Please use this identifier to cite or link to this item: https://repository.isls.org//handle/1/2290
Title: High School Students' Epistemic Engagement in Producing Documentaries about Public Science Concerns
Authors: DeLiema, David J.
Kawasaki, Jarod N.
Sandoval, William A.
Issue Date: Jul-2012
Publisher: International Society of the Learning Sciences (ISLS)
Citation: DeLiema, D. J., Kawasaki, J. N., & Sandoval, W. A. (2012). High School Students' Epistemic Engagement in Producing Documentaries about Public Science Concerns. In van Aalst, J., Thompson, K., Jacobson, M. J., & Reimann, P. (Eds.), The Future of Learning: Proceedings of the 10th International Conference of the Learning Sciences (ICLS 2012) – Volume 2, Short Papers, Symposia, and Abstracts (pp. 311-315). Sydney, NSW, AUSTRALIA: International Society of the Learning Sciences.
Abstract: ecently, situated theories of cognition and learning have attracted personal epistemology researchers, motivating efforts to revise traditional theories of developmental stages and independent beliefs. n the situated framework, researchers view knowledge practices as tentative and dependent on particular contexts. n the present study, we qualitatively examine the epistemic aims (i.e. defending a personal conviction about a knowledge claim) and the epistemic actions (i.e. questioning empirical data) that high school students bring to bear in multiple contexts within a classroom where each student creates a documentary film about a public science topic. We describe several socially-situated variables that drive the formulation of epistemic aims and the consequent selection of epistemic actions dimensions of interpersonal relationships compatible or conflicting with epistemic goals, constraints that arise from completing classroom tasks, and personal affiliations with target topics.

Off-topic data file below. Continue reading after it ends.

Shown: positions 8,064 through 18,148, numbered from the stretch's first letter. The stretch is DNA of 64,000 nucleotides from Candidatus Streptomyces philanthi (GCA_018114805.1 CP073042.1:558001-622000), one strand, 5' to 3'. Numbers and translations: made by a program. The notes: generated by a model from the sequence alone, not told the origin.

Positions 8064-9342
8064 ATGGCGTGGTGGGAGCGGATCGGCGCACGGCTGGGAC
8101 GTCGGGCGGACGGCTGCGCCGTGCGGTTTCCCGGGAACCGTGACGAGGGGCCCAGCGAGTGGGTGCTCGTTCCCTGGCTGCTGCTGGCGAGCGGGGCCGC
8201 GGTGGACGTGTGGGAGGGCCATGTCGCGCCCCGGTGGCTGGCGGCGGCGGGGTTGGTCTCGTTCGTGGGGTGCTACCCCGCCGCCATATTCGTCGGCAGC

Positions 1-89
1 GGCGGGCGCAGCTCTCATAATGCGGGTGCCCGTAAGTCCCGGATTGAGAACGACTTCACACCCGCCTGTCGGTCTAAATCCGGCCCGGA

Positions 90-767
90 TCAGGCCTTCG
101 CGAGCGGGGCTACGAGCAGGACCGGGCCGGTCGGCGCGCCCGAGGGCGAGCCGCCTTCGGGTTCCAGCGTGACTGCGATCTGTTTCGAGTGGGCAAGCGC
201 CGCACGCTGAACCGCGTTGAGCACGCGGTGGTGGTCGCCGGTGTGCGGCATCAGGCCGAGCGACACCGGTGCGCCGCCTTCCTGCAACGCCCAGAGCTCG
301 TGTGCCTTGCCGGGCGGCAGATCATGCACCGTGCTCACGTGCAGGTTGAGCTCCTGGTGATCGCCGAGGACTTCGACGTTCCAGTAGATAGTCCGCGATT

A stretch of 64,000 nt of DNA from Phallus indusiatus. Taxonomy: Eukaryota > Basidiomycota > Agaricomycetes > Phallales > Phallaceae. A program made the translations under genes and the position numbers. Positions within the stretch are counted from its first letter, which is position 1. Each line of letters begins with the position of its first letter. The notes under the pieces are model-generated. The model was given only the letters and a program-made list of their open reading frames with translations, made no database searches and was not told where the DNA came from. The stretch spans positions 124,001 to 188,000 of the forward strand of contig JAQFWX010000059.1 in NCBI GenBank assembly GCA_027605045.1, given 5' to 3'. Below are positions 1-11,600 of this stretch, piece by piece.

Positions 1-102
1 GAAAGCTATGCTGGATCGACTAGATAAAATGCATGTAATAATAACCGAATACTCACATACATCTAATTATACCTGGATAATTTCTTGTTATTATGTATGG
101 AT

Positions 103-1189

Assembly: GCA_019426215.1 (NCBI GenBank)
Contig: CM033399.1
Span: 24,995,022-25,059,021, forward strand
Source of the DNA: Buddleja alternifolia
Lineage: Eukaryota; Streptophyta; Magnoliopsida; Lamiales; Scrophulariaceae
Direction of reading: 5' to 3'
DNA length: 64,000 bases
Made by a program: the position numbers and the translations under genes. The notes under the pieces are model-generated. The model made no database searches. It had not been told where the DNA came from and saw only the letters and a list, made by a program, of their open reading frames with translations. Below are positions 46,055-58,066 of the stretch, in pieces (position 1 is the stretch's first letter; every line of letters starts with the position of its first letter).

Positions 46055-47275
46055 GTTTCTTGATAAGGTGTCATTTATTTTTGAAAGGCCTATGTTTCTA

URI: https://doi.dx.org/10.22318/icls2012.2.311
https://repository.isls.org//handle/1/2290
Appears in Collections:ICLS 2012

Files in This Item:
File SizeFormat 
311-315.pdf219.96 kBAdobe PDFView/Open


Items in DSpace are protected by copyright, with all rights reserved, unless otherwise indicated.